02VoteIt was a long and hard-fought path to the “Rock the Vote” campaigns and dismal voter turnout of recent years.

In the early days of our country, voting really was a privilege, one reserved for property-owning or tax-paying white men over the age of 21.

In the 1790s, the Naturalization Act gave men born outside the U.S. who became citizens the right to vote, and various states started dropping the property requirement.

In 1870, the 15th Amendment gave nonwhite men and freed male slaves the right to vote, although several states continued to suppress this group of voters.

Native American men were granted citizenship in 1887, giving them the right to vote, but only if they would disassociate themselves from their tribes.

It was 1920 before the 19th Amendment passed, giving women the right to vote. By 1924, Native Americans, regardless of tribal affiliation, won the right to vote.

It was 1943 before the Magnuson Act granted Chinese immigrants a voice in American politics.

In 1964, the 24th Amendment declared voting cannot be denied “by reason of failure to pay any poll tax or other tax” for federal elections.

It wasn’t until 1965 that the Voting Rights Act guaranteed protection of voter registration and voting for racial minorities.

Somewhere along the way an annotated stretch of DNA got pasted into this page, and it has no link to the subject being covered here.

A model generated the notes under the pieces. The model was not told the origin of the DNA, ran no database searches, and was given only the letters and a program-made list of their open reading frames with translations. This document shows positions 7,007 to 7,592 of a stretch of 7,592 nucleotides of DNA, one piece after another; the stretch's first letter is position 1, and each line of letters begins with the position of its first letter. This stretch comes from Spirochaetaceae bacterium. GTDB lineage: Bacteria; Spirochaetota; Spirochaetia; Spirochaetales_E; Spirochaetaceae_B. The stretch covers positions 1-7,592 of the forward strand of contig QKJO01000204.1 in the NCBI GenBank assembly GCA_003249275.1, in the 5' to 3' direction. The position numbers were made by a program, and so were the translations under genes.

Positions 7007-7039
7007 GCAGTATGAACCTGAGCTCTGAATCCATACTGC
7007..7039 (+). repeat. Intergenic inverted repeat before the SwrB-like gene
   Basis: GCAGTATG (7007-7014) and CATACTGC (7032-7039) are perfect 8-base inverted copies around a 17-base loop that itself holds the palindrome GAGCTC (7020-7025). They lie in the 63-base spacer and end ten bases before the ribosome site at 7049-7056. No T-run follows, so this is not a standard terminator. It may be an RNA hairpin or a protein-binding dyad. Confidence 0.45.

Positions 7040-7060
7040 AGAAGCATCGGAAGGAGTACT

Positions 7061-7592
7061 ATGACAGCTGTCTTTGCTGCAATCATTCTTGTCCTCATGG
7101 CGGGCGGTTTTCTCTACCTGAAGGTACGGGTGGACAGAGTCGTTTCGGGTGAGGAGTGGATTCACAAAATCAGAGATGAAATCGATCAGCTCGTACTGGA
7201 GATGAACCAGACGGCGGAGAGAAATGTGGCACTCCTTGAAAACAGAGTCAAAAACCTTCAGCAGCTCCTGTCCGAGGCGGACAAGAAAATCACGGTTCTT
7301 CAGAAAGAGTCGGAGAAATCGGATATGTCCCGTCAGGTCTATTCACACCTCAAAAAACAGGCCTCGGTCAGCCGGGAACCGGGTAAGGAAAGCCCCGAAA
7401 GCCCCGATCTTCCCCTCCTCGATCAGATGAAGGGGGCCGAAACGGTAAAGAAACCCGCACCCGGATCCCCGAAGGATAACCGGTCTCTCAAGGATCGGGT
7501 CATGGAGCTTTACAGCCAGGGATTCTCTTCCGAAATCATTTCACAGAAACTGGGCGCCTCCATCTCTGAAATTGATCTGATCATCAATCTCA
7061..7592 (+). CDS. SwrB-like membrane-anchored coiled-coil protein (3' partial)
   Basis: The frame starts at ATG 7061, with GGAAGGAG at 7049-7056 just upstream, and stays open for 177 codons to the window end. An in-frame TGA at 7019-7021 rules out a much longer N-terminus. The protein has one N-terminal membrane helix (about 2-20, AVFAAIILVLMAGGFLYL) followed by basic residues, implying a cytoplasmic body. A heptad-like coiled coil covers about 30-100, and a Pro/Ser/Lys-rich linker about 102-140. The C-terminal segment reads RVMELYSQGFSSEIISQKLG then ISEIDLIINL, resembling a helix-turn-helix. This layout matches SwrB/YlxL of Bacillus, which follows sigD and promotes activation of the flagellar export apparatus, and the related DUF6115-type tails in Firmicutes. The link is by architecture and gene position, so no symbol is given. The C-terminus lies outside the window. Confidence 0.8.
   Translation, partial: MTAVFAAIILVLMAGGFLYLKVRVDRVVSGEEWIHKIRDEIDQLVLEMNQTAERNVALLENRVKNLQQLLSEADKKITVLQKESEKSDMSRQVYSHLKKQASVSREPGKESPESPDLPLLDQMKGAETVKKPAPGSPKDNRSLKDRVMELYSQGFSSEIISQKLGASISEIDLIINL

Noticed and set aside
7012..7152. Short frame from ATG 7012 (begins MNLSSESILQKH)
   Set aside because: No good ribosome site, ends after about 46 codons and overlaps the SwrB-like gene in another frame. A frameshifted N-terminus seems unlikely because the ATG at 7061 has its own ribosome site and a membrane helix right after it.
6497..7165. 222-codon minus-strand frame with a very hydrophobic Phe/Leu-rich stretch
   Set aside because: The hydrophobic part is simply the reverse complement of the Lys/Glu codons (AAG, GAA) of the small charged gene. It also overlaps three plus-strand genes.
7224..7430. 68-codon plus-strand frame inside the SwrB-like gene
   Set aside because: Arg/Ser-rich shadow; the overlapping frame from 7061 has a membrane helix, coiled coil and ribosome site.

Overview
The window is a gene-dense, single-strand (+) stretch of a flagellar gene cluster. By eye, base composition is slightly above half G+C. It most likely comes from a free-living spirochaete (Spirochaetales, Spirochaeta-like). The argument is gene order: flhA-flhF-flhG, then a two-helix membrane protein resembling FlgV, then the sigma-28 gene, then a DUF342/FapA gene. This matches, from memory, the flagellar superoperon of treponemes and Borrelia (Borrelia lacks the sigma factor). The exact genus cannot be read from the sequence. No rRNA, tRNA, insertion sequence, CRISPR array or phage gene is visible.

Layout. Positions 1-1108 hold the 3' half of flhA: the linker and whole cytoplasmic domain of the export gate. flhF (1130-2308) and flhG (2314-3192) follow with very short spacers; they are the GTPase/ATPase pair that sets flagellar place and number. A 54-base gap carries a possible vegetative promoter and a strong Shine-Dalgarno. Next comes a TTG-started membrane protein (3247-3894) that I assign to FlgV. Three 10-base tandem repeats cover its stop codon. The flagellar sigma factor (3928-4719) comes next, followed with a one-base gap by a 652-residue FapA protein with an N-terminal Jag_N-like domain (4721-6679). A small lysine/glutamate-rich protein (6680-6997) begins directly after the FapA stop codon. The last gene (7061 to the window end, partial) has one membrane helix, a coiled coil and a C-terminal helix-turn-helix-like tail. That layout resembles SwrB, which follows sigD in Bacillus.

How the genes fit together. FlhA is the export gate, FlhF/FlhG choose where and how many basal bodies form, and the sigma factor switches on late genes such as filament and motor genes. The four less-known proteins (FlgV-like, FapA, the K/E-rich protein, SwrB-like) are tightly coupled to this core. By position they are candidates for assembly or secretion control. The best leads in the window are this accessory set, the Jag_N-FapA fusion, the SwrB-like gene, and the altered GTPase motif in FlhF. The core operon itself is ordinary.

In 1971, thanks to the 26th Amendment, the voting age changed from 21 to 18.


Today, the voting requirements are:

• Be a U.S. citizen

• Be at least 18 years of age

• Reside in the county and election district in which he or she presents to vote

• Not be serving an active sentence for a felony conviction

In just over a week, on Sept. 21, onestop voting begins for the Fayetteville primary election. It includes candidates vying for mayoral and city council/commissioner/alderman positions. Voting ends Oct. 10. One-stop voting starts for the municipal winners Oct. 19 and ends Nov. 7.

Find out more about local candidates and voting policies at www. co.cumberland.nc.us/election_board/ voter_info/guide.aspx#.

Also, we are proud to debut our Hope Mills News & Views section in this week’s paper. Check it out on pages 22 and 23. Thank you for reading Up & Coming Weekly.

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